See: for details.

 2) AWS Application Composer (Preview)

Visually design and build serverless applications quickly. Visual canvas makes composing serverless applications easier. Rapidly generate ready to deploy infrastructure as code (IaC) that follows best practices. Maintain a model of your architecture that’s easy to share and build with team members.

The call to action by Dr. Vogels: “I urge you to start with AWS application Composer to make it easy for you to get started with building these applications.”

“AWS Application Composer is a visual builder that makes it easier for developers to design an application architecture by dragging, grouping, and connecting AWS services in a visual canvas. Developers can start a new architecture from scratch, or they can import an existing AWS CloudFormation or AWS Serverless Application Model (SAM) template, including those generated by AWS Application Composer. The AWS Application Composer experience is focused around common serverless services like AWS Lambda, AWS Step Functions, and Amazon EventBridge, but it can be used to compose any AWS service supported by AWS CloudFormation resources. Developers can export infrastructure as code (IaC) to incorporate into their existing processes, such as local testing with AWS SAM Command Line Interface (CLI), peer review through version control, or deployment through CloudFormation and continuous integration and delivery (CI/CD) pipelines.” 


Image: SRC AWS Documentation

See the following URLs for details: 

3) Amazon EventBridge Pipes (Generally available)

Connects event producers and consumers in seconds. Build advanced integrations in minutes with enhanced security, reliability and scalability out of the box. 

“So basically this is pipes on steroids because it’s not just easily composed, It also has the ability to manipulate the events that are flowing through your pipe.” Dr. Werner Vogels

Write less code – Build fully managed integrations quickly with an easy-to-use interface that connects event producers with consumers.

Save costs with filtering and built-in integrations – Lower compute and usage costs by using event filters and built-in integrations – only process and pay for events that you need.

Source events in real-time – Deliver events to over 14 AWS services with EventBridge Pipes seamlessly polling for new events.

Reduce operational load – Reliably connect services without worrying about scalability, security, patching, and provisioning your infrastructure.

Image: SRC AWS Documentation

See the following URLs for details: 

4) Amazon CodeCatalyst (Preview)

Spark innovation. Accelerate delivery. 

Unified software development service to quickly build and deliver applications on AWS.

Create new projects with everything you need in minutes

CodeCatalyst project blueprints automatically setup everything you need to start a new software development project, including CI/CD, deployable code, issue tracking, and AWS services configured according to best practices.

Spend more time coding and less time managing local development environments

CodeCatalyst Dev Environments are available on-demand in the cloud and are automatically created with branch code and consistent project settings, providing faster setup, development, and testing.

Collaborate with your team using built-in features such as issue tracking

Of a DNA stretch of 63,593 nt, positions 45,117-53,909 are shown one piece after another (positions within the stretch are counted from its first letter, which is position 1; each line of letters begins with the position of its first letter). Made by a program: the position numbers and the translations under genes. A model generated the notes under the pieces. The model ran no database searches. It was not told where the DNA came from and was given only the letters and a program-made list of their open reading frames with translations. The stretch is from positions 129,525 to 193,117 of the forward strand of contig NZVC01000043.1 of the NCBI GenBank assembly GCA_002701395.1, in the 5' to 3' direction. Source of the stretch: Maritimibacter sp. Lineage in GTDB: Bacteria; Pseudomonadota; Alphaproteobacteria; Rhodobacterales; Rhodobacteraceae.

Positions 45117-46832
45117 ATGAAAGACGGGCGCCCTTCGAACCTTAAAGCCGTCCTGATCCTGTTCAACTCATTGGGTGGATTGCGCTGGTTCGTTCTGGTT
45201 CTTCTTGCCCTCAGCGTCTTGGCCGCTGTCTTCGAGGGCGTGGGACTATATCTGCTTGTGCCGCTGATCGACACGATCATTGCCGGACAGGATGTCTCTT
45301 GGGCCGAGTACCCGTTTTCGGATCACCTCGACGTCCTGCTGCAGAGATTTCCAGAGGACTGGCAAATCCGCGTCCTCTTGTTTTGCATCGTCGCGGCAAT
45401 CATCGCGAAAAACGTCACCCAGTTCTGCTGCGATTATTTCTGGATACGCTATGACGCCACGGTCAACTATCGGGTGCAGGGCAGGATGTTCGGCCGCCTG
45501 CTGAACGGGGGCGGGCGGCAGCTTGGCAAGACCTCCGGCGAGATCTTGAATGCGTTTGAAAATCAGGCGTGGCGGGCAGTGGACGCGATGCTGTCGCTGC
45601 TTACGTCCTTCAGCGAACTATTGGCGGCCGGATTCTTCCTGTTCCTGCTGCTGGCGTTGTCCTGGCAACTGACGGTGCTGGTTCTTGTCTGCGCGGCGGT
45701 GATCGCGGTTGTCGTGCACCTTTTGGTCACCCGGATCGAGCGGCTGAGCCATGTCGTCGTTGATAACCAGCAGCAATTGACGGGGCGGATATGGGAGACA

Start creating and assigning issues. Use priorities, estimates, labels, and custom fields to help your team prioritize what’s next. Exchange feedback on issues and pull requests with your team.

Quickly customize your pipelines and fully-managed build environments

Simplify the creation and customization of automated workflows by configuring pre-defined actions using the visual editor or directly editing the underlying YAML configuration. Along with a collection of CodeCatalyst actions, you can also use any GitHub Action in your workflows.

Level up your testing strategy with easily added quality gates

CodeCatalyst has built-in support for code coverage, software composition analysis, and unit tests. You can view your test results at a glance with automated visual test reporting.

The easiest way to deploy to AWS

CodeCatalyst makes it easy to deploy your application to AWS services such as AWS Lambda or Amazon ECS. You can deploy application stacks across accounts or AWS Regions by simply listing them as targets in your pipeline

Track progress across your team

CodeCatalyst’s notifications and personalized activity feed help you stay updated on relevant project activity such as successful deployments or accepted pull requests.

(Per the product page)

Visit the following URLs for details:

The keynote included a significant amount of additional material including guest speakers.  

Angela Timofte – Director, Engineering, Trustpilot and AWS Hero, spoke about the TrustPilot event driven architecture and how it has allowed them to scale to  “Scan 100% of reviews coming through while using amazon step functions orchestrate workflows to take action on abusive behavior or unusual patterns in reviews.”. 

Nathan Thomas, VP, Unreal Engine, Epic Games introduced their app “RealityScan for IOS” and demonstrated the highly sophisticated tools available from Unreal Engine to build. Some of the items that were discussed are the Matrix awakens, an Unreal Engine Five experience, meta human creator is an online web service which allows you to generate high fidelity digital humans in minutes and those are free for use in Unreal engine.   Great tools for game designers and these tools are being used in order industries as well. 

The above are only a few of the many subjects discussed on the keynote. It’s certainly worth watching and thank you for reading this post.